A SURVEY published last weekend by the cut-price hotel chain Travel Lodge showed a big reduction in the number of Briton’s taking holidays abroad: down from 33% last year to 27% this summer. That’s a drop that will present a boost to the UK travel industry running to hundreds of millions of pounds.
The biggest beneficiaries of this boom, said the survey, will be – joint tops – Cornwall and the Lake District and close runners up the Yorkshire Dales and the Scottish Highlands, where visitors will get value for money from their sterling instead of being bled dry by the Euro, which itself is vastly over-valued if certain fiscal pundits are to be believed (if, of course, anyone believes such so-called “experts” any more).
The best of beaches...
Or the delights of the Dales?
Now to my wife and I, already living in the Dales and spending many weekends in the South Lakes where I go fishing, this represents a certain challenge. With my allotment and my wife’s flowers to nurture, we cannot go away for long in the summer and usually take our main holiday by flying long-haul somewhere hot in January.
But with foreign holiday companies offering bargains galore thanks to the shrinking market, we saw an ad. which caught the eye: a four night break in one of the most sophisticated towns in Spain, Santander, plus a night on board each away on the voyage from Portsmouth with Brittany Ferries.
Now we have being passing through this lovely, highly sophisticated Northern Spanish town since the 1970s, when we took our children camping in France and Spain, and believe that it has the finest beaches in Europe. We knew, too, that it had top class hotels and – a foodie favourite which goes back all that time – dozens of small tapas bars.
We have also grown a deep dislike of most English airports except Leeds-Bradford, particularly those which cater for the mass package-tour industry, which tend to be inefficient, dirty, extortionately expensive, and – even in the early hours of the morning - crammed with drunken yobbos who you dread might end up on the same plane as you.
So beguiled by the short luxury cruise, off went. Once we got aboard the Pont-Aven ferry, our holiday began in earnest. The food is out of this world, the staff courteous and stylish, and the cabins comfortable. For the quality involved, the prices are reasonable – but there are no bargains.
Nor were there in Santander, with its sweeping beaches, ancient royal palace and casino, and, of course, the elegant HQ of the Santander Bank, an institution run by astute bankers which has just bought the bankrupt Bradford and Bingley and other huge chunks of Britain’s financial world.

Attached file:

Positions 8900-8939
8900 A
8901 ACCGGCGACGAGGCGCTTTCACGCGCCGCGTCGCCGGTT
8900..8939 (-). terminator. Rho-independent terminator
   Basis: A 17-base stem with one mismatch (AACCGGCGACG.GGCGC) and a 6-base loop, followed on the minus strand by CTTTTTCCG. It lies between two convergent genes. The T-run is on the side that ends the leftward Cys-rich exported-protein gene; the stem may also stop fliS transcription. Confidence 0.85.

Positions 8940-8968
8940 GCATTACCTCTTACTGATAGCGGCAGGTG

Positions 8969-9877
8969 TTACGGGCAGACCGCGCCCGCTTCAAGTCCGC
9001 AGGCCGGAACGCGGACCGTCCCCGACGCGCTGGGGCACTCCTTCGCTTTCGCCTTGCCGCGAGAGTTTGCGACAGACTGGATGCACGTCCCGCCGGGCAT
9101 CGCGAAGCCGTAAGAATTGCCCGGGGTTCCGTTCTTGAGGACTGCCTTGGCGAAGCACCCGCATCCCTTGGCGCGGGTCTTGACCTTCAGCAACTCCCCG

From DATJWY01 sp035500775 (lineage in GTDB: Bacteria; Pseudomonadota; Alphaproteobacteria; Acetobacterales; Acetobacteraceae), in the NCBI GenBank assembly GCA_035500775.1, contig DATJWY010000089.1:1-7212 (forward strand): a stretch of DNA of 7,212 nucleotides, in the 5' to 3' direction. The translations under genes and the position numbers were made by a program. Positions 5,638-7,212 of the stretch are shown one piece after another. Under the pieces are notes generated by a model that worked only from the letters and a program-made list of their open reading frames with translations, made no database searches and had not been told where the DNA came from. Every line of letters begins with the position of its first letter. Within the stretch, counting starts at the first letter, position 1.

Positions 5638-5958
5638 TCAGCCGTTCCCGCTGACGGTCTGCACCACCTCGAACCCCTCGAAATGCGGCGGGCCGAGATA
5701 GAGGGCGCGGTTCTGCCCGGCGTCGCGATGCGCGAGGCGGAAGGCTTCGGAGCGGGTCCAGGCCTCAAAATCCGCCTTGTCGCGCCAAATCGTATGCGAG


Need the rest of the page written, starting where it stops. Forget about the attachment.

The city has changed fantastically since we first passed through all those years ago, with modern architecture that makes Britain’ best look cheap and shabby, spotlessly clean of litter and not a drunken yobbo on the streets even at midnight.
But the prices! A small beer and a glass of wine came at anything between £5 and £8. We found ourselves spending between £50 and £80 a day on food, none of that in the best restaurants. Even the Spanish complain all the time – and they are paid in Euros!
But that’s the best bit or our short holiday covered. The worst was, inevitably, here in England. The six-hour nightmare the drive to Plymouth on jam-packed motorways (in pouring rain and wind from Birmingham on the way back) the two nights spent in hotels where there weren’t enough pillows and only one tea-bag per head, and prices in motorway service areas which were higher than those in Spain for food that was indescribably worse.
But the cruellest debacle of all was the total lack of facilities for foot passengers at the Portsmouth ferry terminal. You have to drag your luggage across busy roads for perhaps a quarter of a mile. You are taken to the boat by crowded, unventilated buses. And on disembarkation, you have to roll that luggage down an endless series of ramps from Deck Six of the ship which stands as high as a small skyscraper.
Can you compare sparkling modern architecture to the mellowed stone of a Dales village?
And that says a lot. A go-ahead French company has spent hundreds of millions on a truly magnificent ship. The Portsmouth Harbour authorities can’t even be bothered to build a terminal with adequate facilities for her passengers – but they charged us £70 for a week’s parking! When it comes to national pride, the UK’s transport system comes a very poor third after France and Spain.
So the question I must ask now is: was I a total idiot to leave the Yorkshire Dales, England’s joint second favourite holiday spot, for sophisticated Spain. Here, my wife and I could have dined out on simply good pub food for a week on what we were paying for a day in Spain.
We wouldn’t have had marvellous beaches, of course, but the water was freezing cold anyway. Can you compare sparkling modern architecture to the mellowed stone of a Dales village? Can a luxurious hotel compete with a 200-year-old Dales inn? Does an ice-cold Spanish lager beat a pint of Masham brewed bitter as you lean on a weathered oak bar and talk to the locals about lamp prices.
Best of all, what can compare with sitting dreaming on the mossy peak of a Dales hillside, looking down on the dale below as the cry of a curlew carries on the wind? Tha’s nowt to touch it, as the locals would say. Until science comes up with some way of beaming us, Scotty-like, to Santander missing out either airport or ferry terminal, our future summer hols will be spent at home!